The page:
Iraqi Refugees Build New Home in Canada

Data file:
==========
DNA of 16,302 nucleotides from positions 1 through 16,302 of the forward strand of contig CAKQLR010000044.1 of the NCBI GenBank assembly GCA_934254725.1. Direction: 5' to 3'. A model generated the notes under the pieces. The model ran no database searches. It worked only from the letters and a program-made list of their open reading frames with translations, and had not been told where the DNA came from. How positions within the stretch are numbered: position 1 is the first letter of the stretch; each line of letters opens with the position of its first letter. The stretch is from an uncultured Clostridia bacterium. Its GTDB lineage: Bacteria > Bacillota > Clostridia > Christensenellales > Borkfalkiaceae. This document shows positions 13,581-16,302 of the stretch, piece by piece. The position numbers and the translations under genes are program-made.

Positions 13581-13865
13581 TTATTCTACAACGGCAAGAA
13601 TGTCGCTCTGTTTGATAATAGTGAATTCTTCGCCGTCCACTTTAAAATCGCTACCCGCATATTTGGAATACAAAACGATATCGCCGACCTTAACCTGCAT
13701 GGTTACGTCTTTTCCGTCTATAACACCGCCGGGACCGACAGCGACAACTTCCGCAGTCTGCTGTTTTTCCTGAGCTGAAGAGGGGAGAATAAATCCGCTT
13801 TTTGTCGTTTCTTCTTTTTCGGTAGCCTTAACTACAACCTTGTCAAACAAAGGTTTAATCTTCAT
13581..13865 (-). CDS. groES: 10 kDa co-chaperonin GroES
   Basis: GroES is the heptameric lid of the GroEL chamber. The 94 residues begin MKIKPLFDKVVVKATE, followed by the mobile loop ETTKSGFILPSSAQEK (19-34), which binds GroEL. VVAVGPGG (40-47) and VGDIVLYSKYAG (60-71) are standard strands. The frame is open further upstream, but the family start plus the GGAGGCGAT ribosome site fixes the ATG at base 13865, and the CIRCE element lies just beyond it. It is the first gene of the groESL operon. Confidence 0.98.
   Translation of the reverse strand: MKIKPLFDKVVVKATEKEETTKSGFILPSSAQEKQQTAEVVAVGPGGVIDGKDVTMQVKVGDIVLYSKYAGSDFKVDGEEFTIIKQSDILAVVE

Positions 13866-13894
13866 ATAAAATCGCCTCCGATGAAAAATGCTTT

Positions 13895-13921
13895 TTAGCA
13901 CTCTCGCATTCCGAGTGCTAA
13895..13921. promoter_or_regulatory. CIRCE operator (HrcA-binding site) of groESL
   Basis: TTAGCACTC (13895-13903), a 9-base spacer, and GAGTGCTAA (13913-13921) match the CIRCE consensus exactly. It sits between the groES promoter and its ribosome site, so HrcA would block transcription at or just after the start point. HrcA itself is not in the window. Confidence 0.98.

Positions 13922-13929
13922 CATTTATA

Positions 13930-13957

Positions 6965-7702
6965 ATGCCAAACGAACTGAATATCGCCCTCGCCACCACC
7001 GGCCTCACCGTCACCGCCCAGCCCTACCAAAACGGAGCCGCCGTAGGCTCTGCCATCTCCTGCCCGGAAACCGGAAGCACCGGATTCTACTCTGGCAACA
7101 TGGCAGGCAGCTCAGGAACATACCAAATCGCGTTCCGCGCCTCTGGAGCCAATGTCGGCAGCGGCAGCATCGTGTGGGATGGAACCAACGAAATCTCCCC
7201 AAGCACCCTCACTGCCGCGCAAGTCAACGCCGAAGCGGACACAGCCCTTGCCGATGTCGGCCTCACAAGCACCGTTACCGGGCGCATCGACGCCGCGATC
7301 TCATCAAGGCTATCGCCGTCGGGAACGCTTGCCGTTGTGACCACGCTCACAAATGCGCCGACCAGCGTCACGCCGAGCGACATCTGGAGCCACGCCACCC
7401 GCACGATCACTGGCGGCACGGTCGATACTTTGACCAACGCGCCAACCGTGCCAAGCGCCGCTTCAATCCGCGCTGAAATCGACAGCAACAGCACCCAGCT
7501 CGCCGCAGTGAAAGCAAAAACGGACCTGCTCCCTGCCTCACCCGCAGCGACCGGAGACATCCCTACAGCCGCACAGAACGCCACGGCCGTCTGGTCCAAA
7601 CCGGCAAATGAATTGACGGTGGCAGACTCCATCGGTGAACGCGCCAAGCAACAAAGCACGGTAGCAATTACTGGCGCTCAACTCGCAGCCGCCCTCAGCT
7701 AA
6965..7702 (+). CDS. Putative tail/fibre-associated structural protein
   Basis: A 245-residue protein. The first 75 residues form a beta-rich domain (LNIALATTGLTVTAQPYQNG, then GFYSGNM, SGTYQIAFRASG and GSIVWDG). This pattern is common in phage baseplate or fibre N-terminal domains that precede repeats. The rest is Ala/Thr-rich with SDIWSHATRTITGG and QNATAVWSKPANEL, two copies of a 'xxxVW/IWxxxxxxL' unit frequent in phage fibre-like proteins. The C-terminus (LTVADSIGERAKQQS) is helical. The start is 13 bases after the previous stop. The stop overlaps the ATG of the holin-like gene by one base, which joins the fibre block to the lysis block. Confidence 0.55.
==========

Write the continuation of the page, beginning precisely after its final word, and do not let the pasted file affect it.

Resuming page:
In 1991, when Safa Safo first settled in Rexdale, he could count all the other Iraqi families in the neighbourhood on one hand. Today, when he visits his old community along Finch Ave. W., between Kipling Ave. and Weston Rd., it is hard not to bump into another Iraqi speaking in his familiar Arabic. "It used to be a European neighbourhood, not very multicultural," said Safo, 49, a self-employed truck driver, who moved to Bolton in 1998. "Now, we have at least four Iraqi food stores, churches and other small businesses around. Many stores have employees who can speak Arabic." Since the American invasion of Iraq in 2003, a growing number of Iraqi refugees, most of them Christians, have resettled in Canada, many of them in north Toronto, Richmond Hill, Mississauga, Woodbridge, Brampton and Windsor. Most are here through government and private sponsorships by faith groups and individual families, who are financially responsible for the new arrivals for up to a year. "There isn't a day goes by without one or two people contacting us inquiring about the sponsorship program," said Father Niaz Toma of the Holy Family Chaldean Church, which sponsored 200 Iraqi families to Canada in the last five years. While the Finch Ave. W. corridor, full of rental apartments, isn't quite Little Baghdad yet, it is where most recent Iraqi arrivals find their footing. Ottawa is committed to resettle some 15,000 Iraqi refugees to Canada by 2013. According to the 2006 census, Toronto was home to 35,000 Iraqis -- including 16,000 ethnic Armenians and 5,000 Assyrian minorities -- up from 10,000 in 2001. Peter Sami, a musician from Ninawa in Northern Iraq, his wife and sister arrived in Canada five months ago, after four years of exile in Jordan. Sami, who was sponsored by a relative, lives in Mississauga but is drawn to the Rexdale neighbourhood for its familiar comfort. "It feels like home here," said Sami on a recent afternoon, relishing a Sharwama (sandwich-like wrap) meal at the Ninawa Food Market on Finch, near Gracedale Blvd. The familiar menu of Middle Eastern delicacies and the welcoming embrace of store owner Waroshan Ohaniss make the long trek worthwhile, said Sami. In their poetic Arabic, Sami and Ohaniss, total strangers, chatted like old friends. While Sami vented frustration over his job search and the challenge of a new language, Ohaniss kindly offered encouragement with his own story as an Iraqi refugee some 18 years ago. Ohaniss, sponsored here by a Canadian church, settled in Stratford and was the only Arabic family in the community before moving to Rexdale this July. "I used to travel two times a month to visit my friends here, now I can see them all the time," said Ohaniss, a father of six, who has sponsored four Iraqi refugee families to Canada. "We escaped war and are all looking for peace," the former electrician said. "I'm happy Canada has opened its doors to Iraqi refugees." But the new arrivals need more than just spices, food products or the numerous free Iraqi newspapers displayed in Ohaniss' store. "Many of them face language barrier, unemployment and financial hardship," said Rabea Allos, whose Al-Salam Club, an Iraqi social club, has quadrupled its membership to about 130 families since it was incorporated in the 1990s. Some may also require extra help healing their wounds from the war, he added. But Iraqis are well-educated, hard workers and eager to be contributing Canadians, said Haroot Sepan, who was sponsored to Canada by his brother Aziz and now helps run the family's seven food stores, flower shop and an import-export company. The Sepans have sponsored more than 100 Iraqi refugee families, of all faiths and ethnic backgrounds, to Canada. "We are happy that we're able to help others," said Sepan, who just opened the 3,000-sq. ft. AVO Iraqi Supermarket at Finch and Albion Rd. last year.